For the first time in history, four generations make up today’s workforce. Working side by side with generational differences can be a management nightmare, but it doesn’t have to be. While the 50-year age difference between a businesses’ youngest and oldest employee may seem like an unbridgeable gap, the truth is that a stable and long-lasting bridge can be built, as well as make a positive dent on company culture.
To correctly and effectively manage these different generations under one roof, it’s important to know the values, behaviors and motivations that each of the age groups possess. To start our series off about multigenerational management, we’ll first examine these differences. The four generations that make up today’s workforce are as follows:
Traditionalists – Born between 1927 and 1945
Baby Boomers – Born between 1946 and 1964
Generation X – Born between 1965 and early 1980s
Millennials – Born between early 1980s and 1996
Unfortunately, due to an upsetting economy, 5% of today’s workforce is made up of this older generation that typically would have been happily retired. Because this generation was raised during the Depression, they are hard workers, incredibly loyal and disciplined; most of them typically only work for one to two employers over their lifetime.
Differing from younger generations, Traditionalists value in-person conversation and don’t mind sitting through long meetings and lectures with only a white board for a visual aid. The key to management of Traditionalists is to be real and communicate directly to them about any problems or changes.
This generation is made up of your typical “American Dream” employees. They are in their 40s and 50s, well-established in their careers and hold high leadership and management positions. Being born post-World War II, Baby Boomers carry the loyal trait from their parents as well as a focused work ethic and cynical attitude. Like the great American Dream, Baby Boomers will associate money, status and long hours with success and commitment. Giving Baby Boomers high responsibility, perks, recognition and rewards will motivate this generation.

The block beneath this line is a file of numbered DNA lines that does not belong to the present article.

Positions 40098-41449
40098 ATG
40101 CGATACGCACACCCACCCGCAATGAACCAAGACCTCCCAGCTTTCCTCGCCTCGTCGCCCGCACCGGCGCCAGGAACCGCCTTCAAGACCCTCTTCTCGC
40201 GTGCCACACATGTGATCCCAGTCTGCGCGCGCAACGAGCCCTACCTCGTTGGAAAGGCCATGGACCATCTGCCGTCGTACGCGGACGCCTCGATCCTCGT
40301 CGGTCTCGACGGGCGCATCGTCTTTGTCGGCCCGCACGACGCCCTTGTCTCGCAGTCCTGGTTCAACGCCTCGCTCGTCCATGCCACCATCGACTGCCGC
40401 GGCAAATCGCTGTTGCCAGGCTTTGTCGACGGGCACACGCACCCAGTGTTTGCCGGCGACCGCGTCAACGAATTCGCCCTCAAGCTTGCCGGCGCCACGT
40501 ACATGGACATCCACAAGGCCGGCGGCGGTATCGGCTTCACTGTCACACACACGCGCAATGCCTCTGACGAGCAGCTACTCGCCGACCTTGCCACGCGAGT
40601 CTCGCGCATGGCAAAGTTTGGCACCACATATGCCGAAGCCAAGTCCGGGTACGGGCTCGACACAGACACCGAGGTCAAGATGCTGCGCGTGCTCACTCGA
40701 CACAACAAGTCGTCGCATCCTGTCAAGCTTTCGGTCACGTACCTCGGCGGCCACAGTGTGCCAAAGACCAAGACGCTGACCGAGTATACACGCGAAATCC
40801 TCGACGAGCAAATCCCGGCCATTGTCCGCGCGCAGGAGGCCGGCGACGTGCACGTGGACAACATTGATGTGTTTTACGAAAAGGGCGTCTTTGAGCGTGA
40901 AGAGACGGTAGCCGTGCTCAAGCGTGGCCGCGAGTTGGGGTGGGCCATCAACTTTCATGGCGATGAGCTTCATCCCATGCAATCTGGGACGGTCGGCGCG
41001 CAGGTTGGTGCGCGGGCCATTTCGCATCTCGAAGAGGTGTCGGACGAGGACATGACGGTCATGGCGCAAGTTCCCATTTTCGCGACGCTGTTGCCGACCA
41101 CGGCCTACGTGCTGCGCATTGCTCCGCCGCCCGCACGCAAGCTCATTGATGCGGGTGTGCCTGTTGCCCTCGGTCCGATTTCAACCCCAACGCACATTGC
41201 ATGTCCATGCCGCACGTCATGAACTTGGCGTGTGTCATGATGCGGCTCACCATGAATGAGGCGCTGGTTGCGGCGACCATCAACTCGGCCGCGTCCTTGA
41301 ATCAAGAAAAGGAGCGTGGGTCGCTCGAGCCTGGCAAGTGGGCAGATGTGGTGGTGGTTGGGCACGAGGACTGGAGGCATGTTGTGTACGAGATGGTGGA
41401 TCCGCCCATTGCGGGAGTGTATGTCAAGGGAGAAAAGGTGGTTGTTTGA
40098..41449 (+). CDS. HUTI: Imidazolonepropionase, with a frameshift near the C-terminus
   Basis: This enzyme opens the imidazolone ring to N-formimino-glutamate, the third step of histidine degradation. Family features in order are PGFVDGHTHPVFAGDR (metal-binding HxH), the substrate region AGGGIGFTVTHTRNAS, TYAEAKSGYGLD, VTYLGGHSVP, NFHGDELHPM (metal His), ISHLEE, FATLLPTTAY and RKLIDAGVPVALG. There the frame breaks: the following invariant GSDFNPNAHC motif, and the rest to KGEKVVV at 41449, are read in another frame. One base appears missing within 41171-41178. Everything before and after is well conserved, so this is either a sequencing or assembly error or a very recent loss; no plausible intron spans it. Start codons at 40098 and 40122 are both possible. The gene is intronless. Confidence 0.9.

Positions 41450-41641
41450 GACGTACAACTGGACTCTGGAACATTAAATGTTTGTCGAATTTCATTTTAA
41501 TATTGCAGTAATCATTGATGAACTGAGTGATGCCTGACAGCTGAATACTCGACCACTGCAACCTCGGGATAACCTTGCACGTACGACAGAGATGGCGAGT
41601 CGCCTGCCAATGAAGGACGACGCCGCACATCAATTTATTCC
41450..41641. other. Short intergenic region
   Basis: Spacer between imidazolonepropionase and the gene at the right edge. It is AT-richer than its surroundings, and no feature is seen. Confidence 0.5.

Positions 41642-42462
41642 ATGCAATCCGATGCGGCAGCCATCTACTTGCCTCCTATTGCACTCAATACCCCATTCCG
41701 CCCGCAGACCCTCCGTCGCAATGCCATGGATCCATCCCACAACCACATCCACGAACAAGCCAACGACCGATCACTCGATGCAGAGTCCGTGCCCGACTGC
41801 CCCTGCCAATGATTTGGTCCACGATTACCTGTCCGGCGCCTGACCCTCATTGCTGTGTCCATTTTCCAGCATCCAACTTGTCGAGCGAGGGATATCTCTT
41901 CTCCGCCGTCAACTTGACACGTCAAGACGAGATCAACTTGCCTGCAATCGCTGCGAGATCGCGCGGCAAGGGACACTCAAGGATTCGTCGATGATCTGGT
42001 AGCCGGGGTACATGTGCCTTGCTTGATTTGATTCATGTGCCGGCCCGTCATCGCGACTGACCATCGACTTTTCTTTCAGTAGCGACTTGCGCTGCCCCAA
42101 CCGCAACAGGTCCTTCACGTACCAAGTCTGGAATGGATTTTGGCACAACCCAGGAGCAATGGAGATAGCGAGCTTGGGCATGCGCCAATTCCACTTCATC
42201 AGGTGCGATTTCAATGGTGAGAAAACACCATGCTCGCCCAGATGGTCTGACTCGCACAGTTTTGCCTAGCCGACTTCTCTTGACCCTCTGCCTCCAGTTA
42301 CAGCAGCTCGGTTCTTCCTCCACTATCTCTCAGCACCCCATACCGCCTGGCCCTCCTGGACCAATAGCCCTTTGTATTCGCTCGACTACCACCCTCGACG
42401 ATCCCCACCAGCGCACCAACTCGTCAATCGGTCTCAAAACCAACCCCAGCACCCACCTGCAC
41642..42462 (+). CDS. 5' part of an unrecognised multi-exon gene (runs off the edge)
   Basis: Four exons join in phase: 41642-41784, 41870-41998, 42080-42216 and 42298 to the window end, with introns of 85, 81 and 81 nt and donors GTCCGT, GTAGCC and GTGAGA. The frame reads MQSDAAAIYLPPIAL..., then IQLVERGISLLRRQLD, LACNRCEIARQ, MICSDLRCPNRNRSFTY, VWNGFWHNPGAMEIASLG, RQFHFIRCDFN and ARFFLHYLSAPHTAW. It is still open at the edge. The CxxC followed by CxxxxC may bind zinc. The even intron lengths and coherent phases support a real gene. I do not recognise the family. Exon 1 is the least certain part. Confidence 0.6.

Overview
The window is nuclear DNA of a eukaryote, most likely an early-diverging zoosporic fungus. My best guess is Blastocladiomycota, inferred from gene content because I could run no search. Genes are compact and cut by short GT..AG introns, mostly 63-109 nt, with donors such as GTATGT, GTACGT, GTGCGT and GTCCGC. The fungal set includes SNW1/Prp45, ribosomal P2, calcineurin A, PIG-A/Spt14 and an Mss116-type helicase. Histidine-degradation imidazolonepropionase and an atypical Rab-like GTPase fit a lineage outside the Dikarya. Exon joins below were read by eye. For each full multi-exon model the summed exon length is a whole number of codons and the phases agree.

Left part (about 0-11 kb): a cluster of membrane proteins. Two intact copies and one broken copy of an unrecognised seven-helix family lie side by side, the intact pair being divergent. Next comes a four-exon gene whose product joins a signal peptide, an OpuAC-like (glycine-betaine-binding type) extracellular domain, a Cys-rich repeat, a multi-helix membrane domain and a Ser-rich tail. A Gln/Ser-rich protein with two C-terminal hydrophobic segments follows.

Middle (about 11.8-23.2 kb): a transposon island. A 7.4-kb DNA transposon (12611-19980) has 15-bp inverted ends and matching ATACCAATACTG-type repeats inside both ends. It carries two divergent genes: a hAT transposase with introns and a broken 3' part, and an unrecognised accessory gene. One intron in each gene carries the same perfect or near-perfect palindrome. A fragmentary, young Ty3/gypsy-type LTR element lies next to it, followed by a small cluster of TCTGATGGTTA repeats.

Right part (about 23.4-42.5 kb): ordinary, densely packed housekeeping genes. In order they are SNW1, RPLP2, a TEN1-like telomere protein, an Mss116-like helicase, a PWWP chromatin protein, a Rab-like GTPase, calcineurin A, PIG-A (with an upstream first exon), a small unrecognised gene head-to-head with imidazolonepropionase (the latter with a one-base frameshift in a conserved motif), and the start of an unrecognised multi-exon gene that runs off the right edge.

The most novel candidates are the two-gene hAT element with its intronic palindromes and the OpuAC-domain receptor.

There are approximately 50 million Gen Xers currently in the workforce. Witnessing the layoffs and burnout of their parents, this generation pushes hard for a work/life balance that makes family a priority and a career second. While incredibly ambitious and hardworking, Gen Xers value a flexible schedule or even the option of working from home. Proper management requires a hands-off approach that lets them prove their abilities and keeps them challenged.
This generation is by far the biggest in today’s workforce at 70 million strong. Mostly in their 20s, Millennials are creative, eager, technology-oriented and enthusiastic about making a difference in the world. While loyalty to a company is not a priority, Millennials yearn for personal growth, fun challenges, a positive environment and work perks such as free coffee, high-tech gadgets, flexibility and unique company culture.
Check in next week for our continued series to learn about how to manage these different generations in the workplace.
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About Josephine’s Professional Staffing
Founded in 1988, Josephine’s Professional Staffing has nearly 25 years of business success and is continuously committed to providing superior quality staffing solutions to companies in the Bay Area. We proactively and consistently search for avenues to provide staffing solutions in the field of administrative, accounting, healthcare, light industrial, technical and professional services while taking pride in each of our employees. Josephine’s Professional Staffing is a Certified Small Business Enterprise (SBE), Underutilized Disadvantaged Business Enterprise (UDBE), and MinorityWoman-Owned Business Enterprise (MWOBE). We can be reached at email@example.com or 408.943.0111 and are located at 2158 Ringwood Avenue, San Jose, CA 95131